October 7, 2014;GrantCraft (via Alliance Magazine)

Gradian Health Systems provides access to a unique anesthesia machine that requires no power source or compressed oxygen to function. That makes the Universal Anesthesia Machine (UAM), as it is called, perfect for many poor and underserved countries around the world. Although clearly a wonderful tool, that’s not what makes this unusual. The fact that Gradian is a Limited Liability Corporation (LLC) wholly owned by a private foundation is.

The Nick Simons Foundation, based in New York City, has a mission to “improve health and medical care, especially for rural and remote communities in Nepal.” This is not a small foundation. Its assets were listed as more than $56 million in the most recent IRS Form 990 available on GuideStar. The website for the foundation is intriguingly short, at a single page, and clearly states that it does not accept unsolicited requests for grants because “the Foundation’s main grantees are the Nick Simons Institute (NSI) and Gradian Health Systems.”

Gradian’s relationship to the Foundation is a lot more than simple grantee and was recently described as “both a program-related investment of the foundation and a commercial subsidiary of it. We have taken to calling this structure Foundation-owned Social Enterprise (or FOSE).” The way this works is that Gradian was created as a nonprofit LLC with a single member. The single member is the Nick Simons Foundation. In other words, Gradian is a wholly owned subsidiary of the Foundation.

There appear to be a number of benefits to this relationship:

  • By providing the UAM to hospitals in needy communities around the country, Gradian is helping to fulfill the foundation’s mission.
  • Because it is a single member LLC, Gradian is considered by the IRS to be a “disregarded entity,” which means, in the long run, that its financials are to be reflected on the tax filings of the owner, which in this case is the Foundation. This removes the burden of having to file annually with the IRS.
  • Because of the philanthropic work it does, Gradian represents a tax-free investment vehicle, so the Foundation’s investment can still be considered towards its annual requirement to spend five percent of its endowment.
  • Meanwhile, hospitals and clinics around the world can buy the UAM at cost and are provided free training.
  • Gradian also gets access to the hard assets (office space, etc.) and some soft assets (knowledge and contacts) that the foundation can offer.

An examination of the Foundation’s 990 reveals that it does make quite a number of gifts (other than those listed on the website) to Gradian and an institute that provides training and support to doctors in Nepal. In fact, the foundation gives quite a number of gifts to clinics around the world, many of which are for exactly the same amount of money. All of these grants, which are generally of $10 or $11 thousand each, are “to provide universal anesthesia inventory parts for use in hospitals in rural regions.” It appears that the Foundation is either helping purchase or providing support for the maintenance of the UAM machines Gradian sells.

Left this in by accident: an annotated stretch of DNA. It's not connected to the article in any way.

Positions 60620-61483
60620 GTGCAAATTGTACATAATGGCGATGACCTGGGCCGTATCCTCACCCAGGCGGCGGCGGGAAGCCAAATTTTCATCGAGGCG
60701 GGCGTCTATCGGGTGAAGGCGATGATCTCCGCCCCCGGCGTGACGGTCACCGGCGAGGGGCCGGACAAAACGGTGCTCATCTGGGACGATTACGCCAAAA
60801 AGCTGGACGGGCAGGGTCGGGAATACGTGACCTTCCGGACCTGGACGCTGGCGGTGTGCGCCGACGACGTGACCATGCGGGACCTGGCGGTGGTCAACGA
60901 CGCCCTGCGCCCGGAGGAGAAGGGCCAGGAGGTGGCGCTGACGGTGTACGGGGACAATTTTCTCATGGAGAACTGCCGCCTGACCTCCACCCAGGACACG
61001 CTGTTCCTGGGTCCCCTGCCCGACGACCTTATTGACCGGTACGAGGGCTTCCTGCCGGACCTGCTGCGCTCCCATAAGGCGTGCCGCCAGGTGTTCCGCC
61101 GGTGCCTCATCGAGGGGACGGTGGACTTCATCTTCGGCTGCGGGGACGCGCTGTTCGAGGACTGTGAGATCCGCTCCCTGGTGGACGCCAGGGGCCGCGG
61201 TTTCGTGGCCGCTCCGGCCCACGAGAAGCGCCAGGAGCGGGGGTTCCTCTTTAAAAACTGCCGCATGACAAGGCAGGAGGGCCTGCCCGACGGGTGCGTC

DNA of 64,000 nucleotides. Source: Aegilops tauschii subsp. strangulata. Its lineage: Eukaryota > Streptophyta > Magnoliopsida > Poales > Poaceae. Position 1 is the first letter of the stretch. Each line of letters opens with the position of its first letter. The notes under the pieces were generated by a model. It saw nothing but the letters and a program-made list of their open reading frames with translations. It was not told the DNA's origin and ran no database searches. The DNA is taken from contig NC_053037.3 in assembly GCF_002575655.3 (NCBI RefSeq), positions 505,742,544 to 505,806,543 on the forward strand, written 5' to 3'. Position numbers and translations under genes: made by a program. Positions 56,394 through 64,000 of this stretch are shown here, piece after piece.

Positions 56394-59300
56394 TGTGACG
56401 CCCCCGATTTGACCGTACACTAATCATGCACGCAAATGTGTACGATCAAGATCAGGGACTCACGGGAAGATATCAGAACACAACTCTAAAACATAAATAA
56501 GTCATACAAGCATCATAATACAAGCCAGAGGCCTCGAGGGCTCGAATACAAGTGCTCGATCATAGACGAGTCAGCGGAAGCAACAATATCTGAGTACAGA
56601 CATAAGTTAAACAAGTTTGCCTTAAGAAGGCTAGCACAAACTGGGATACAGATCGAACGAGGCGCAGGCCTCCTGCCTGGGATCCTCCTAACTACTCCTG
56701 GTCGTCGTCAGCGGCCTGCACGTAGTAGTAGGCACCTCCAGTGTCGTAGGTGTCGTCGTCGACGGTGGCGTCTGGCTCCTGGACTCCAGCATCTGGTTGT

This represents the second example of a foundation adopting a new and intriguing relationship to its grantees. Recently, NPQ reported about a foundation that does not invest in Wall Street to earn income that is later distributed in the form of grants. Instead, the Hutton Parker Foundation has invested in quite a bit of commercial property, which it leases to nonprofit organizations. The profits from its management of these facilities then become the basis for some cash grants to other nonprofits.

Before running ahead with the model that has been adopted by the Nick Simons Foundation, there are some issues that should be considered. Some are legal in nature, and some are in the area of conflict of interest.

The legal questions revolve around the concept of the single-member LLC. Apparently, only some states allow an LLC to have nonprofit status. The nonprofit status allows the LLC to represent a tax-exempt investment for the Foundation. According to the IRS, when calculating taxes, the LLC as a disregarded entity is treated as part of the owner for some taxes, but not all, including employment tax when the disregarded entity is considered separate.

The questions regarding conflict of interest regard how closely tied the two organizations are. As a nonprofit, Gradian does have a board of directors, three of whom are also listed as being on the board of the Foundation. This is not necessarily an issue, although the two boards are getting quite close, especially since one organization, Gradian, is a grantee of the other. In many cases, foundations do not allow staff or board to serve on the board of a grantee to avoid any issues of duality of conflict of interest and the directors’ duty of loyalty. More troubling is that the CEO of Gradian, who is listed as earning in excess of $300,000, is listed as a director of both boards.

As Woods Bowman, NPQ’s Nonprofit Ethicist, has said, something people do things for good reasons that look odd to outsiders. That is likely the case here: The barriers between these two organizations are minimal to nonexistent, so it looks like the structure is a ruse allowing the parties involved the benefits listed above. We would love to hear from others about this unusual model.—Rob Meiksins